she also spoke about masculinity and the fact that the only kind of hip-hop that those who are in charge of producing and disseminating popular music is one that is marked by hyper-masculinity. as you can imagine, this struck a chord with me, as it seems that sports works in much the same way. with all of this in mind, it should not surprise anyone that sports, particularly basketball and hip-hop are intimately intertwined. the NBA culture is often described as a hip-hop culture, which means it is a hyper-masculine culture which conforms to the current hierarchy, both in terms of race and gender. and in my opinion, this is generally not a good thing.

what does this all mean? as usual, i have no real good answers. but what i do think that this demonstrates is that people still aren't comfortable talking about race in a meaningful way.
any comments on the topic are welcome.

2 comments:

Ian said...

"anyways, rose says the the one of the biggest problems in this conversation is the failure of either side of the debate to acknowledge capitalism's role in determining the development of hip-hop. that is, hip-hop, at least popular hip-hop, has developed the way it has because of the role of these media multi-national corporations, who are run by mostly white people, have had in determining what people will hear.

in other words, a lot of the stuff out there is very problematic. but there's a lot of stuff that isn't so problematic but never gets played. she used the example of lupe fiasco. here's an artist that the critics love, has the backing of major players in the hip-hop game (kanye west and jay-z), and is able to rap about relevant topics about the african american experience without resorting to the usual tired tropes of thug or gangsta. yet, we never ever hear him on mainstream radio."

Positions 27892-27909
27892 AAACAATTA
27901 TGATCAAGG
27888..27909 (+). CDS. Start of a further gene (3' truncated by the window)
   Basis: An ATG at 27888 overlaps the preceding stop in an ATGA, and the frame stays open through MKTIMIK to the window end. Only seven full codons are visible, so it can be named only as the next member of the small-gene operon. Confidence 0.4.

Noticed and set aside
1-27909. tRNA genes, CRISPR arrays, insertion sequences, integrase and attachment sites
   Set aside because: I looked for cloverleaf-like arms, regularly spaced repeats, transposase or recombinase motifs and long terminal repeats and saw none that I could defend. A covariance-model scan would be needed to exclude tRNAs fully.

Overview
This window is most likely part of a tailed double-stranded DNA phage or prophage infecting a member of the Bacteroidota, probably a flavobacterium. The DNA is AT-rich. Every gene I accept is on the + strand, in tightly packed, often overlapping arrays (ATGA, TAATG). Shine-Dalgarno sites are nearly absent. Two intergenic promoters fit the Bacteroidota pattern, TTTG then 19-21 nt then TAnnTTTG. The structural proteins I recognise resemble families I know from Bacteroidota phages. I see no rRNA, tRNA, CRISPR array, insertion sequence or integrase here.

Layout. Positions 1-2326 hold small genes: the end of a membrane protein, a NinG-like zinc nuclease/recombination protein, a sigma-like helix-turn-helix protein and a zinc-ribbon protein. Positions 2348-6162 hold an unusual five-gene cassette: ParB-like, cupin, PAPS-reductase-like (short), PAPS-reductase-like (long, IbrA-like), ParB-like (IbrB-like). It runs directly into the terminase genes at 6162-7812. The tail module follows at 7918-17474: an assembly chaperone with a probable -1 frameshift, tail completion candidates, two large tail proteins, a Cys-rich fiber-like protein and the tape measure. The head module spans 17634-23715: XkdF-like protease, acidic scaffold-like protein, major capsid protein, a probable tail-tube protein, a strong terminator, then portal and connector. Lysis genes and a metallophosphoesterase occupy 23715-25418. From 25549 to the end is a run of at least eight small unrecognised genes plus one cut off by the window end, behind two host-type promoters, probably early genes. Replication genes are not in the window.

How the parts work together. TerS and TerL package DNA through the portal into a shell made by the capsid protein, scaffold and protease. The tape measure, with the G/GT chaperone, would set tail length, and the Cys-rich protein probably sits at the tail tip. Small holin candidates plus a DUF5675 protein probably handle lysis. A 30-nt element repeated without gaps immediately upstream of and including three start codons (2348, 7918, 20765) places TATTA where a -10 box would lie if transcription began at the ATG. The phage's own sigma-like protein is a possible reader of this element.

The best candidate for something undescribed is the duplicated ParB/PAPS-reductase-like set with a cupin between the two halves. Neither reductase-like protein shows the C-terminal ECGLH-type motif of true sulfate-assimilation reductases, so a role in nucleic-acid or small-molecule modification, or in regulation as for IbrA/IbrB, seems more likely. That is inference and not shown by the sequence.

Of course, exhibits A and B in countering a portion of this argument will be NWA and Too $hort. Too $hort was the original "rapper who couldn't rap," who achieved his success because he came up with 600 different ways to work "bitch" into his songs, and he's had 6+ platinum albums with almost no radio play.

NWA went double platinum with no radio play, and did so by selling the majority of their albums to middle-class white kids. None of NWA's members had a major radio hit until they broke up and went solo. However, they're credited with starting the gangsta rap experience that has plagued music for two decades.

The point is that it was the popularity of the "thug, gangsta (and pimp) tropes" sans radio play that ultimately led to stations incorporating the music into their formats.

Bob said...

good point ian. it's what we here in pretensious academia land call a co-constitutive in that the success of NWA and too $hort contributed to the decision to play more of this kind of music on the radio, but at the same time, the lack of exposure also has doomed many a promising hip hop artist. the process has eviscerated a more diverse meaning of hip-hop and then distilled it into its worst elements. NWA also rapped about police corruption, and the struggles of living in the ghetto. i'm not so sure that is what l'il wayne does. not to say that there aren't some mainstream rappers out there who pay attention to this stuff, but a quick look at Billboard's top rap singles will reveal that those kinds of songs don't seem to be popular.

the point i think that she was trying to make (which i probably didn't such a good job of communicating) is that these particular traits are what the capitalism machine has keyed on, and more importantly, have been able to repackage as "authentic" rap music. like i said, this is not a new story, but the idea of capitalism packaging black authenticity is always an interesting one. good to hear from you ian. sorry i haven't been posting much, but hopefully i'll get that train turned around.